By Paris Wine Company
on Feb 24, 2021
in Producer Visits

Guest Writer: Mayu Miller of Viña Franca Recounts Her Visit to Succés Vinícola

We asked Mayu Miller, our partner at Viña Franca, to write about Albert Canela and Mariona Vendrell of Succés Vinícola, as well as what it feels like to visit them at their winery in Conca de Barberà.


Celler Succés Vinícola is located in the DO Conca de Barberà, found in the Tarragona province of Catalonia . For many years, this area hadn’t been famous for its viticulture or wines, but recently, it has become one of the most trendy spots for natural wine fans.  

“Conca” means depression in English. The area is surrounded by high mountains and is next to the famous DOQ Priorat. The Francoli river runs through the area. Conca de Barberà formerly benefitted from a strategic location on the commercial trade route between France and Castilla, and it is home to the famous castle “Castell de Montblanc,” where the legend of St. George and the Dragon was born.

Cistercian monks originally brought winemaking to Conca. They came from France and traveled to Castilla y León through Conca, Montsant, and Priorat. The abundance of religious buildings in the area testifies to the importance of Conca de Barberà during the Medieval era. In spring and autumn, Conca is laden with mist, as if it were covered by the smoke of a dragon. 

The river Francoli feeds from water in the high mountains, then arrives and accumulates in Conca. The soil is clay-heavy with some calcareous stones, which renders it ideal for viticulture. The native varieties of Conca are Macabeo, Parellada, and Trepat, which is used to make pale rosé Cava.
The area has been one of the main grape suppliers to big Cava makers for a long time. Farmers used to spray chemical nutrition and water in the vineyards to grow huge amounts of grapes.   

In order to maintain their family business, grape growers had to produce tons of fruit, as the price proposed by the local cooperatives is so miserably low. Some of the coops have built very beautiful modernist buildings. Albert says that the cooperatives are still very powerful in Conca, and some old people think that selling grapes to a private winemaker is a sin. 

Mariona and Albert first met in the winemaking school in Siurana in Priorat. Albert is the son of grape growers with a long history in Conca, who used to sell their organic grapes to big Cava companies. Early in her life, Mariona wanted to be a veterinarian, but ultimately decided to pursue winemaking instead.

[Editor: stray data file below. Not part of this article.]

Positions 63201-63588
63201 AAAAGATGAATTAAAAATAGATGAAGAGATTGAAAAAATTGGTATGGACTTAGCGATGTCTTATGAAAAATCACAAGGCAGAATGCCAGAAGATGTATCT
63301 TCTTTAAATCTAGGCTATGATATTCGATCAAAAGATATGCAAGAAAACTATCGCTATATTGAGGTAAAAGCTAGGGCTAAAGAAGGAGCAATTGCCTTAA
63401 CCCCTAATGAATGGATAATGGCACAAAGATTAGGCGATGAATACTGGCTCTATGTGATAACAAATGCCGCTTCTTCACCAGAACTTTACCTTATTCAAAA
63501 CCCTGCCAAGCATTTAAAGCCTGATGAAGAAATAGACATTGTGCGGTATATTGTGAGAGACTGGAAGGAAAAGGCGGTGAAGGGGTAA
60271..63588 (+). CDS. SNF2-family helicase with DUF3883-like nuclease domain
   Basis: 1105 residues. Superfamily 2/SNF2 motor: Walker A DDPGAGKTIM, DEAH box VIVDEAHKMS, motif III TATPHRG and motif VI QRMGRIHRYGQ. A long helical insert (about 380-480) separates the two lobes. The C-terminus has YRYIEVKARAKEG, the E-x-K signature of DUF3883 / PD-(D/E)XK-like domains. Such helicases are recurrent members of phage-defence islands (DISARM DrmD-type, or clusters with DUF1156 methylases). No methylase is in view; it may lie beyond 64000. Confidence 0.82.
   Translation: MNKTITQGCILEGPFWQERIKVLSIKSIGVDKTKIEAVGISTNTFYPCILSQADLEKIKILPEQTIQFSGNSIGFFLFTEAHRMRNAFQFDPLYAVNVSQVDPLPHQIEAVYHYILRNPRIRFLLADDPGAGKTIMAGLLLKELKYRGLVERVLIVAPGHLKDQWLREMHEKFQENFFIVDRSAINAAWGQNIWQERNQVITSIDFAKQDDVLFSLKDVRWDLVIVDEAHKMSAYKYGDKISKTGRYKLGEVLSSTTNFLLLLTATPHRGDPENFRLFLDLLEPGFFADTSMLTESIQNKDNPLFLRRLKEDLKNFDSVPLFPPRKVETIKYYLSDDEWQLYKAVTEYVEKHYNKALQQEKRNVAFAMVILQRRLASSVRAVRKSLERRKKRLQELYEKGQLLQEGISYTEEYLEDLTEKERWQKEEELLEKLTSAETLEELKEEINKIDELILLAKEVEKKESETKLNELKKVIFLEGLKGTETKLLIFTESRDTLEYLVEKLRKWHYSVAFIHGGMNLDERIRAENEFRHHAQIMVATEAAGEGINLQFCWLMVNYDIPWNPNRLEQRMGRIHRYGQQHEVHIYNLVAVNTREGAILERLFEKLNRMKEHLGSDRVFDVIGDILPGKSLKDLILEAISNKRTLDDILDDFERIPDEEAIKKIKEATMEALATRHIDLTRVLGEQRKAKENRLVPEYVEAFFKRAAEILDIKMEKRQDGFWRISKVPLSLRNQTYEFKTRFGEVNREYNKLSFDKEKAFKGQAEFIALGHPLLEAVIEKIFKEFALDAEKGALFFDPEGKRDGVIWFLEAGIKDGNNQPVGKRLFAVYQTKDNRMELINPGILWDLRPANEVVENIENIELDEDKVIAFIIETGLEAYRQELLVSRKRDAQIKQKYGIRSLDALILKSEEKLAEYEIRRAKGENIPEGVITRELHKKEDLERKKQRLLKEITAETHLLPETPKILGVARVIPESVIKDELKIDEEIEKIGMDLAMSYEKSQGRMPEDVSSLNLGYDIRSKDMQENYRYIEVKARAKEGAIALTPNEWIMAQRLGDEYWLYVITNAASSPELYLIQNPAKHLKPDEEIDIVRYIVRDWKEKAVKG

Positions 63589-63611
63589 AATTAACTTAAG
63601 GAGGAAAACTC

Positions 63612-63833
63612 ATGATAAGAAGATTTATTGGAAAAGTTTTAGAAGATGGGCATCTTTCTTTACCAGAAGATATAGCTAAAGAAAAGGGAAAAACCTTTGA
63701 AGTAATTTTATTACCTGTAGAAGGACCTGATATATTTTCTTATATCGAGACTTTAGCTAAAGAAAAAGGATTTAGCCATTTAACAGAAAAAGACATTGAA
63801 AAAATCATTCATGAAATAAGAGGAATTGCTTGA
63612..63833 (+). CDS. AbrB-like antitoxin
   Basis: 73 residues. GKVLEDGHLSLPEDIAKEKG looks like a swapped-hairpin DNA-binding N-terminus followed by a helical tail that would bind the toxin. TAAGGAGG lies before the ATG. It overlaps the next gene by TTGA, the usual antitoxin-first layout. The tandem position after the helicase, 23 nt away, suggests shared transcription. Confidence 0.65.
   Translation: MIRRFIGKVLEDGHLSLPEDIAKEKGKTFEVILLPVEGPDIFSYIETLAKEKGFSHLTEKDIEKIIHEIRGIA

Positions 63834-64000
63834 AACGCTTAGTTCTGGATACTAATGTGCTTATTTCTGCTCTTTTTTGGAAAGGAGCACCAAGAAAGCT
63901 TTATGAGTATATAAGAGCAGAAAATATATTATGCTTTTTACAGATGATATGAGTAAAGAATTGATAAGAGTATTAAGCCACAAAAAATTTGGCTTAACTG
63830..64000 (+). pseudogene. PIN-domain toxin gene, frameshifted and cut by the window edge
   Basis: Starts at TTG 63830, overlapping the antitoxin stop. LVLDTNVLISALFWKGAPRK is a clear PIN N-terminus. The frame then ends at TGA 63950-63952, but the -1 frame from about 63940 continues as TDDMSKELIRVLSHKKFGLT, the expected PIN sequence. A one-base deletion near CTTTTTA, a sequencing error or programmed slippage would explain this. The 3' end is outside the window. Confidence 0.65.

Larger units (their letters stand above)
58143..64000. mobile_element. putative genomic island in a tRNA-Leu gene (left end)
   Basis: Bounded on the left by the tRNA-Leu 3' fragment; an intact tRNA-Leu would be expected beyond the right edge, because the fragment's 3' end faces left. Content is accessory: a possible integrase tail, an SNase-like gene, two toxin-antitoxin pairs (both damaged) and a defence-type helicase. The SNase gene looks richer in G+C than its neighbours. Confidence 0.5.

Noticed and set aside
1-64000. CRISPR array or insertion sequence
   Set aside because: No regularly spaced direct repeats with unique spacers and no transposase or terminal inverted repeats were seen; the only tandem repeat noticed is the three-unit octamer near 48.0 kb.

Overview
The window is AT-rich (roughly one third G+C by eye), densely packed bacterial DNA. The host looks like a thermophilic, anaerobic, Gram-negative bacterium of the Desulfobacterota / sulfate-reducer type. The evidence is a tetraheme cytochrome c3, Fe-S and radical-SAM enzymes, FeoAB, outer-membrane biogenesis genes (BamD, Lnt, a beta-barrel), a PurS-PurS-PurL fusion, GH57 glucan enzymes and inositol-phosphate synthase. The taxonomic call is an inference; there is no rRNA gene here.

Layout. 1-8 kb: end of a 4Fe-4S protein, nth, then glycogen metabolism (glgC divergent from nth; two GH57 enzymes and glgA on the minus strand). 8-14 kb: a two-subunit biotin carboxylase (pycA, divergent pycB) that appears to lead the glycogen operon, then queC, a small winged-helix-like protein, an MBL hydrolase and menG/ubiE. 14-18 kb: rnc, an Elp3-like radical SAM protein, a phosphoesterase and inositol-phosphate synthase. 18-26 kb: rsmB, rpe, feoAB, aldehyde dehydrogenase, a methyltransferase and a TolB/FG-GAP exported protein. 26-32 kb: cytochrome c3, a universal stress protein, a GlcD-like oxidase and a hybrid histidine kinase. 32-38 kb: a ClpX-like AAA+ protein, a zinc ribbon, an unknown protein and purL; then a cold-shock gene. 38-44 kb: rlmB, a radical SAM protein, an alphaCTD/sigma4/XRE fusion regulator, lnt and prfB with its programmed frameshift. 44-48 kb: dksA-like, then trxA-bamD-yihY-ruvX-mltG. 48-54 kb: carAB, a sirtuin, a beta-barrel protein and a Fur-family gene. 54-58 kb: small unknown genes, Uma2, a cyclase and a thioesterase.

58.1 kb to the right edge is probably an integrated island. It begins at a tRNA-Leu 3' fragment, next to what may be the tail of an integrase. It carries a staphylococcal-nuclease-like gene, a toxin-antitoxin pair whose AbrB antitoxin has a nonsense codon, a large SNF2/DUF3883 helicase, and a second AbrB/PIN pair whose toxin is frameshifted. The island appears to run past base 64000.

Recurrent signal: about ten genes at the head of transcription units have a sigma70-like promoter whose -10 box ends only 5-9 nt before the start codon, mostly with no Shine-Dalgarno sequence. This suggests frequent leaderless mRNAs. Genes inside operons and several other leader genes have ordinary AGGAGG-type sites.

In 2011, Mariona and Albert began producing wine together with the economic support program of DO Conca de Barberà. This “incubator program” allows entrepreneur winemakers to rent a space in the oldest cooperative for a very good price. That cooperative is located in front of the plot of Parellada for Experiencia, and was their home for the first few years when they started making wine.

We normally start our visit at the plot for “Experiencia Parellada.” The wine is a blend of two types of Parellada: 50% skin macerated and 50% direct pressed. They chose the name “Experiencia” (Experience) because they had never made white wine at school in Siurana. 

Visiting their vineyards is like seeing the anatomy of their wine. The nature of Conca is so untouched, and all of the vineyards are covered with green grass and wildflowers in the fields between the rows. The area is full of light and soft winds blow gently through the vines. You can smell notes of green herbs, white flowers, and ripe yellow stone fruit. They practice chemical-free, hands-off farming to keep the balance in the soil and vines. I can see the flavor of Experiencia Parellada in my eyes. 

Next stop is the plot of “El Pedregal,” which is very special. The soil is covered with calcareous stones and the plot is surrounded with olive trees. It looks like the trees are protecting the plot. You feel silence and clean air. The calcareous soil gives vibrant acidity to this wine.  

Parellada is a Catalonian grape that no one really gives any special attention to. We say that the personality of Parellada is floral and fresh. It’s always thought of as the supporting actor in a Cava blend. But El Pedregal has a strong personality and is complex. 

What I enjoy most about visits to see Mariona and Albert is getting lost amongst very, very old Trepat vines. One plot called “El Sola” was planted in 1900. I get emotional whenever I see  the plot of Cabernet Sauvignon that Albert’s father planted over 25 years ago. He chose the variety simply because he loves it. Albert’s father carefully selected the very best plot, which is north-facing and cultivated at a high altitude in Conca, as this grape is native to the Atlantic climate. 

The average age of Albert and Mariona’s vineyards are old. Most are over 40 years. They are all well balanced because Mariona, Albert, and their family look after each vine. They stretch their wrinkled branches to the blue sky. Recently, Mariona and Albert found some plots of very old Trepat that had been completely abandoned. They are recovering them by themselves. Their aim is to preserve what you see now for the future. Every corner has a special meaning, and they are so happy and confident to show us their new ideas through their wines. 

Their cellar is in a small industrial area in the village of Pira. There is nothing very glamorous or modernist to see here, but they transformed their space into a very practical cellar with a lot of love and DIY spirit. In 2020, they set up a “chiringuito” (a small bar on the beach) in the vineyards to receive visitors, which they decorated by hand with old farming tools.  Mariona and Albert work equally together. I love to see how they divide their tasks and support each other. They are partners, work colleagues, and above all, share the same passion and spirit.